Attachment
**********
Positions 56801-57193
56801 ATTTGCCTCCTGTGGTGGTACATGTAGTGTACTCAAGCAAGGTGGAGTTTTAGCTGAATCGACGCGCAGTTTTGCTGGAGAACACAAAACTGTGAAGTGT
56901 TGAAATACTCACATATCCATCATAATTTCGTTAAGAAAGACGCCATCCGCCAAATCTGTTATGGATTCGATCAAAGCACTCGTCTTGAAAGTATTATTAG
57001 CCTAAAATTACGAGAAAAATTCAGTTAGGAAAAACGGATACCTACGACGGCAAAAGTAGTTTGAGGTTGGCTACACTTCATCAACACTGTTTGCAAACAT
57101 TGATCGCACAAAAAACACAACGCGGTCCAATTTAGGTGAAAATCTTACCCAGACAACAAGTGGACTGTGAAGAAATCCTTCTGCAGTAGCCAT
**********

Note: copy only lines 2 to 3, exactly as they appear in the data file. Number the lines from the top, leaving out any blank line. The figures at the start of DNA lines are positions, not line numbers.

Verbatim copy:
56801 ATTTGCCTCCTGTGGTGGTACATGTAGTGTACTCAAGCAAGGTGGAGTTTTAGCTGAATCGACGCGCAGTTTTGCTGGAGAACACAAAACTGTGAAGTGT
56901 TGAAATACTCACATATCCATCATAATTTCGTTAAGAAAGACGCCATCCGCCAAATCTGTTATGGATTCGATCAAAGCACTCGTCTTGAAAGTATTATTAG